Recycled Art Show & Tell

This fabric piece by Susan Faeder was my favorite. It’s not large or nicely framed, nor do I have any idea who Susan is, but it won my heart. So painterly, and her self-expression is so full of feeling. Yes, I’m blogging about last Saturday’s Arte de Descartes that I mentioned last week while focusing mainly on the organizer and originator of this 11-year Taos recycled art tradition, Melissa Larson.

Also greatly admired this wood and metal piece by Lydia Garcia. It takes the idea of retablo art to a new level. As the title suggests…glorious! And I won’t be able to show all the art that had a similar energetic quality to these first two, but I will say that this is the kind of art that I expected to find more of in Taos when I moved here, now 15 months ago–art that feels authentic, from the soul, and with its own inherent quality of liveliness and spirit. And for this reason I highly recommend any of you reading this who missed the opening to try and get by the Stables Gallery and see this show, a true Taos treasure. It’s open until September 11 and the hours are normal business hours.

This construction is by Sybille Palmer, a Taos local and art friend of mine. It’s titled Ceremony and is expressive of an aspect of one of my favorite themes, the Divine Feminine. The small painting to the right is my collage named Shakti Yantra, which expresses something similar but in a highly symbolic language. The juxtaposition of the two pieces feels harmonic.

Out in the courtyard during the first two hours of the opening was Reuben Medina and his band of several musical friends. It is my understanding that Reuben has a kind of open house at his place on Sundays for a musical gathering, but don’t just show up on my word please. He obviously loves music and the idea of playing in a spontaneous way in the context of a group. This approach lent a beautiful atmosphere to the courtyard where lots of folks were milling about, some in anticipation of the fashion show.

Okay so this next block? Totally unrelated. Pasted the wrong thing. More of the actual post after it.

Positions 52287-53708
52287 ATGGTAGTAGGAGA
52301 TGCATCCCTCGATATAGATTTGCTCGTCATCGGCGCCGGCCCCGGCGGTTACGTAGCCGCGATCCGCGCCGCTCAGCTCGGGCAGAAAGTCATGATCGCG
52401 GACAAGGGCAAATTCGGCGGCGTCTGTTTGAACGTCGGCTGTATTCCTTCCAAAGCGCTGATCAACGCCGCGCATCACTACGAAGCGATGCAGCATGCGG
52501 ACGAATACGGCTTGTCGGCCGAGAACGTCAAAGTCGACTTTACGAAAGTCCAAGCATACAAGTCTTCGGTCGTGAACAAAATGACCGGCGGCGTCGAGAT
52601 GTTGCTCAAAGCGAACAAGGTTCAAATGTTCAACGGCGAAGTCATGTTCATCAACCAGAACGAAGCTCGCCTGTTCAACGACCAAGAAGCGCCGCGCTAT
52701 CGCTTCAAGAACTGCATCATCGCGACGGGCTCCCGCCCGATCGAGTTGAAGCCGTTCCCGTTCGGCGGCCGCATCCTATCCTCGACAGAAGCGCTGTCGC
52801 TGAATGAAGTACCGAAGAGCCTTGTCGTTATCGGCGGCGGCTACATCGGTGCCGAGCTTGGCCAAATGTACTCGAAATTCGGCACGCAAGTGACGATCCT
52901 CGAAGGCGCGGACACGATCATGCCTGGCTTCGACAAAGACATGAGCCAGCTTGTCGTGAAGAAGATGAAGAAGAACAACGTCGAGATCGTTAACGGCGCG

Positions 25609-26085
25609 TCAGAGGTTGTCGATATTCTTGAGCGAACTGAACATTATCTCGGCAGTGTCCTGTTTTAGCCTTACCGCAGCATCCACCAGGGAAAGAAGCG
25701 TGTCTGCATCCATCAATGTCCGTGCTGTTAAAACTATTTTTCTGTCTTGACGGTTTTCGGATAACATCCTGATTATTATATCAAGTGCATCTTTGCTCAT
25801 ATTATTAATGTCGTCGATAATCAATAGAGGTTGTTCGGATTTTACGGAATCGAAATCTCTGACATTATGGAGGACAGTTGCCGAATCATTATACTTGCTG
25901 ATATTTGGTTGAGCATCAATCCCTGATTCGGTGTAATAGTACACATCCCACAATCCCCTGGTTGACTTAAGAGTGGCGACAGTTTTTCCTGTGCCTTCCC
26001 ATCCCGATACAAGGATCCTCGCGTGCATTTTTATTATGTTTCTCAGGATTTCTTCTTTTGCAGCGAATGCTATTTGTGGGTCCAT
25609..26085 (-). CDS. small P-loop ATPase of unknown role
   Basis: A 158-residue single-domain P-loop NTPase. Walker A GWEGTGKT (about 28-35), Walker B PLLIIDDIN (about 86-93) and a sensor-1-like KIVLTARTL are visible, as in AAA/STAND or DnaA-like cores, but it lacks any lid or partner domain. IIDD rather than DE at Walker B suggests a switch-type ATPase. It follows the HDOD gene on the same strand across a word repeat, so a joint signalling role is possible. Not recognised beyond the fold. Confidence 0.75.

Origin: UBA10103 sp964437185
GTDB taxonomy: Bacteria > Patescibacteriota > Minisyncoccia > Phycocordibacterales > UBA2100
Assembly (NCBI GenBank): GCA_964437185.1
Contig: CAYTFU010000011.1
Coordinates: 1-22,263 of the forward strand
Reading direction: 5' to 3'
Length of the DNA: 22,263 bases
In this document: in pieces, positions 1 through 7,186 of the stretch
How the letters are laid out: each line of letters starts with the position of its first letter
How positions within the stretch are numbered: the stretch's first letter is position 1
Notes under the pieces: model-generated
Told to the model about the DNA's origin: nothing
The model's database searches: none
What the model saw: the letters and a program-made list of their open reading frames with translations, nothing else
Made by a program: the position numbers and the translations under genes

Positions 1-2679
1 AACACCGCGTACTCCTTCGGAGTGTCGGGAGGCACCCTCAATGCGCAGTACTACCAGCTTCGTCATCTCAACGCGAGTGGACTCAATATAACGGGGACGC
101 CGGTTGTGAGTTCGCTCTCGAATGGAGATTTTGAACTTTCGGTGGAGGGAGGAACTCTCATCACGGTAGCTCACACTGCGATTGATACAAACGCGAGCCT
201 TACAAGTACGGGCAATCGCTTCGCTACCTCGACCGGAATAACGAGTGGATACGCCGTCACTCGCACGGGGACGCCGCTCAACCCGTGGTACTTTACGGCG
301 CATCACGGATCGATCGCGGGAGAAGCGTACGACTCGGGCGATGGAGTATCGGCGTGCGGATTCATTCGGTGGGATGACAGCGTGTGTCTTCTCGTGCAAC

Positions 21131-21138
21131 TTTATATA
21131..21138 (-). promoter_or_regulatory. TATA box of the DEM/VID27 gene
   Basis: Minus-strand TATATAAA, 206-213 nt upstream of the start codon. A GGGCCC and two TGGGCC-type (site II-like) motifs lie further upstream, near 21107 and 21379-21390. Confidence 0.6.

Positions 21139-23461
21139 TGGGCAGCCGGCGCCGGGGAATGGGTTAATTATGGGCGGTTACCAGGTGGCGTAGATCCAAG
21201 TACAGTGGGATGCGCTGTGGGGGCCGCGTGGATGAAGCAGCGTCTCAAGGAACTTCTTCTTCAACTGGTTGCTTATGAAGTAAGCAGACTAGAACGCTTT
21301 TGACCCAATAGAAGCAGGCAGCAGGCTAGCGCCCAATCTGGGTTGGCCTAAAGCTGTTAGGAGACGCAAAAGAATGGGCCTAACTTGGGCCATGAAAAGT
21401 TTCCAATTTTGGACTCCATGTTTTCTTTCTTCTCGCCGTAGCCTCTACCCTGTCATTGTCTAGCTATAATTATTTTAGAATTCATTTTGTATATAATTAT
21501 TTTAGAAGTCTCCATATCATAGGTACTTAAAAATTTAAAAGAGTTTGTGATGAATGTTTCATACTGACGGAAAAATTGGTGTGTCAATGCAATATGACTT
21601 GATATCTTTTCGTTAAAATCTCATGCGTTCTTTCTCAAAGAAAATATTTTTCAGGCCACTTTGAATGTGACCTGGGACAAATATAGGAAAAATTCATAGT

The recycled fashion show (called Glam Trash) started at 6 PM with a bang–this very relaxed and dramatic woman on stilts. Wish I had her name to offer. But this photo captures the excitement of the moment when she appeared to start things off. Also I love the way the photo reflects the natural beauty of this courtyard dedicated to art of all kinds throughout the seasons in Taos. It is an extension of the Stables Gallery which is basically a public gallery, operated by the Taos Art Organization, TAO.

There were, of course, many charming and delightful women who walked the “catwalk,” some in shoes that made walking in gravel a challenge–women of all ages and shapes and degrees of swagger and interesting outfits. But there were also many young girls and this one stood out in my photos. Her outfit was named, “Everything.”

And I would be remiss if I failed to mention the band that played for the fashion show. Each person walking down the path had her own individual music. As I hope you can see from this photo the kind of music played somewhat defies typing. Horns were a big part of the sound, I’ll say that. The complexity of the drums and percussion you can only surmise from the set-up on the lower left corner of the photo. The entire event–this celebration of recycling was a wake-up call to the spirit side of myself and I expect that was the effect it had on everyone. What a collaborative creation, a kind of art “happening” in the heart of downtown Taos! I’m proud to have been a small part of it.

My other collage in the show–Divine Feminine Yantra

Pow Wow Comes to Taos